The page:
The Heiltsuk Cabins Project is one of the earliest initiatives of Qqs Projects Society. It began as a way of creating a Heiltsuk presence back on the land, encouraging families to spend time in their traditional territories, and force outside users to acknowledge the Heiltsuk connection to areas of non-indigenous use.
The Heiltsuk model of traditional food gathering and teaching is centred on the idea of family camps. Families would spend substantial periods of time at traditional camps, harvesting and preserving foods and resources with a framework of intergenerational knowledge-sharing. It followed the old ways of family leadership and the transmission of family history, and ensured that specific groups sustained their connection to important sites and helped to protect and maintain them.
As the town of Bella Bella became the sole centre of Heiltsuk occupation in our territory, interest in far-flung family camps began to wane. With the increasing cost of fuel and resources, few people were able to enjoy extended stays in their traditional harvest areas. The intergenerational living and teaching was lost. However, the model was never lost, and many families sought solutions to the challenges of access and personal costs associated with living on the land for periods of time.
The Heiltsuk Cabins Project was a direct response to that demand. We began to build and rebuild camps in key locations throughout our territory, using locally-milled lumber and resources to erect cabins at traditional family camp sites. The construction became a training opportunity, and we employed young Heiltsuk people to gain skills in construction that they could bring back to their community. Engaging local people in the building of the cabins helped to convey a feeling of ownership to them, connecting them with places that would prove to remain important to them long after the construction projects were completed.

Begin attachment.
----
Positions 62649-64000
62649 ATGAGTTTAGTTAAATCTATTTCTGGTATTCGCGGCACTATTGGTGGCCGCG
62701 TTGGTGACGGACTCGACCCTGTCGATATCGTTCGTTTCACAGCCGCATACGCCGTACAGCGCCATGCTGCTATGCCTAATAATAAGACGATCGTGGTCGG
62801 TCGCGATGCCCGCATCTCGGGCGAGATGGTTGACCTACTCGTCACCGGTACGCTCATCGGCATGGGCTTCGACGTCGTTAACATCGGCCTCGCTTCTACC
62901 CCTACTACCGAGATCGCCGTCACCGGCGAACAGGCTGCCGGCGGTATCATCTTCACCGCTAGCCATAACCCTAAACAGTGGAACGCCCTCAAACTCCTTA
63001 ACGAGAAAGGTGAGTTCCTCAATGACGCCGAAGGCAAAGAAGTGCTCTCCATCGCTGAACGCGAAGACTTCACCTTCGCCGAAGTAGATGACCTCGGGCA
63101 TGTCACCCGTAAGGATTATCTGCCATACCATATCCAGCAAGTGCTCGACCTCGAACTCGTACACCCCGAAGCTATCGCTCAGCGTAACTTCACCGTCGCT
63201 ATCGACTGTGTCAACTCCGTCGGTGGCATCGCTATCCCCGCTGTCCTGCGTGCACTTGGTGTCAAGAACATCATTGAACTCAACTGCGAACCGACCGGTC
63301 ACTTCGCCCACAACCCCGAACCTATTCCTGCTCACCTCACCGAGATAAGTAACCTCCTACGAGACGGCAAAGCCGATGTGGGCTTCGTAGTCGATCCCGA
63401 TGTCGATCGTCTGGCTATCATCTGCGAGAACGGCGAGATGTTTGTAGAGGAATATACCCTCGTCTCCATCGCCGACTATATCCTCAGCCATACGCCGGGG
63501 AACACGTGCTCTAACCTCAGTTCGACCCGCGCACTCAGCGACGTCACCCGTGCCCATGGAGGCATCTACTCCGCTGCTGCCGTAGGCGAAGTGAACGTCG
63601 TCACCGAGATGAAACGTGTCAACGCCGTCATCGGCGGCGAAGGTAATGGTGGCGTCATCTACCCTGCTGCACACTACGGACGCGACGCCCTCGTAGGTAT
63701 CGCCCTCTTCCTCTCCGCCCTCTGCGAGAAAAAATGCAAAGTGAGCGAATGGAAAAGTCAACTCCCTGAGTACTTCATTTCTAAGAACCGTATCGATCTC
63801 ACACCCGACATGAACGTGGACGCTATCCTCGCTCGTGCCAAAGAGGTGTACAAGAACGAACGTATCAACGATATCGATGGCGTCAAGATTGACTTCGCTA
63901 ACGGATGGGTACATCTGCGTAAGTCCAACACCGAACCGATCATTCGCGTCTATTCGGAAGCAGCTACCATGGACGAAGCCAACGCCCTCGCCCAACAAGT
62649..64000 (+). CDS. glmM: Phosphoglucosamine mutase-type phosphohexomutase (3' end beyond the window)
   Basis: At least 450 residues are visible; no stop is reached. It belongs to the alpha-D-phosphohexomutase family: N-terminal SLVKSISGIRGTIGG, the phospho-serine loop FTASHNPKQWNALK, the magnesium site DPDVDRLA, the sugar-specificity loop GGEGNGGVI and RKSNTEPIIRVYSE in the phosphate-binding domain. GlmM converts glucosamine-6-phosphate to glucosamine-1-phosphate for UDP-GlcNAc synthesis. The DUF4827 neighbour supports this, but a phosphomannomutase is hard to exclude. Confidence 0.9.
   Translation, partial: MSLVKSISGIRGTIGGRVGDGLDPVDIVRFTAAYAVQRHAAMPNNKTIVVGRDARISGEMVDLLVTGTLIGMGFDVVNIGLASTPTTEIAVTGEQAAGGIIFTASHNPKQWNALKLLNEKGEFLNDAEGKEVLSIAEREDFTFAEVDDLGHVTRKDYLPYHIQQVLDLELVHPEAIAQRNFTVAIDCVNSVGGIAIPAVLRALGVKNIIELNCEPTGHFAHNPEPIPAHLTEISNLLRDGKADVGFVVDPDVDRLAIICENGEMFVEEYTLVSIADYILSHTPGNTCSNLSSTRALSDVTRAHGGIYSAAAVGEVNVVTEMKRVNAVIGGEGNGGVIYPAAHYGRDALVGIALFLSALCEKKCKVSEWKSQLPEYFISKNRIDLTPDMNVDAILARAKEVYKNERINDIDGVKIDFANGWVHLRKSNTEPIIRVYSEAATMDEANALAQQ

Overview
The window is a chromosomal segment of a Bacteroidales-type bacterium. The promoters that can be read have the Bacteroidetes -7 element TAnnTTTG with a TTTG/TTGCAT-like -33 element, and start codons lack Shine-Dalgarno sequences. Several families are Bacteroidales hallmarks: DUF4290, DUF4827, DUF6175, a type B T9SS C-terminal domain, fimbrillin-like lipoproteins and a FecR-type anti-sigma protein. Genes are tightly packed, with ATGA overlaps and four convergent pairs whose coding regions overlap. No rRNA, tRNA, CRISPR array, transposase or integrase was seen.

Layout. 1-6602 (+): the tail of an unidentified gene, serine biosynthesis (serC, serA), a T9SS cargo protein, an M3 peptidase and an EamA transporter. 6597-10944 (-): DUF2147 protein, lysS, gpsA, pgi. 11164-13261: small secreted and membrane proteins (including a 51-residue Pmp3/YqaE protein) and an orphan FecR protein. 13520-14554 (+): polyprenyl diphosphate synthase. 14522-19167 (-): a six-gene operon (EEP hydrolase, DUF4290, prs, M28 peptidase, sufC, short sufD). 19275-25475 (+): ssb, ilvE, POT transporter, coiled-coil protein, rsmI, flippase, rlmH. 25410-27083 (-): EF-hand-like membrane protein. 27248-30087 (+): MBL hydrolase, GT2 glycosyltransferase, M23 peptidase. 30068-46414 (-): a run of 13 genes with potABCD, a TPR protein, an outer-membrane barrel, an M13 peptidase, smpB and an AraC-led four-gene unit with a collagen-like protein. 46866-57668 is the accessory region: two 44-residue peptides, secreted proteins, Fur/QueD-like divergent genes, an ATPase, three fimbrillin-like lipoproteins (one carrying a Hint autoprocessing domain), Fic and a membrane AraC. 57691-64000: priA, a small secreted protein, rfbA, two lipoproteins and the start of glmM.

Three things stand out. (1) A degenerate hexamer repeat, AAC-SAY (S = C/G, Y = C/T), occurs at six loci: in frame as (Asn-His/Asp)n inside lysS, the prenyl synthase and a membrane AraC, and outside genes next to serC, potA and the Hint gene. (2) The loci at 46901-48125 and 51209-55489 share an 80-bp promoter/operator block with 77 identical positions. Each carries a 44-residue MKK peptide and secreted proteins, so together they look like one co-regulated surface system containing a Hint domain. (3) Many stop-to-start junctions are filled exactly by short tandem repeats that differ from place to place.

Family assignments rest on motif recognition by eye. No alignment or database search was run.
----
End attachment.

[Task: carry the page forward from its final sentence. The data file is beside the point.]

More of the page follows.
Subsequently, the use of the cabins has been demonstrated amply even by unexpected user groups. In addition to families, the camps are often occupied by Heiltsuk commercial groups (like clammers), as bases for food gatherers, as emergency shelters, and as important spaces for social programs (like community-run camps) and restorative justice initiatives (as centres for individual isolation).
There continues to be exciting momentum to build more cabins in more areas as safe havens, family camps, and opportunities to engage with the land base and resources in important ways. The cabins already in existence continue to be well-used, and have become an important part of the Heiltsuk identity and connection to the land and traditional harvest areas.
Many of the families and user groups that have developed special connections with certain cabins have taken it upon themselves to oversee their maintenance and upkeep. Qqs projects holds ultimate responsibility for the state of the cabins, but we encourage users and user groups to help maintain them by noting their condition, making small repairs and letting us know when you see serious problems.
The cabins are available free of charge to all Heiltsuk people. Commercial users must pay a daily rate toward the upkeep of the cabins; however, this situation is rare, and is superseded by Heiltsuk use and intent. All users should ensure that they leave the cabins in good condition, removing all food and replacing any firewood used during their stay. We have never charged for emergency use of the cabins, but we do request that all users, within their capacity, leave the cabins in better condition than they found them.
If you would like to use one of the cabins, please contact our office for information on location and availability.
The Heiltsuk Cabins Project is an ongoing initiative, and we are always collecting donations of funds and resources toward the building of new cabins in our territory, and the maintenance of old ones. If you’d like to make a donation, or have a creative idea for generating funds, please contact us today!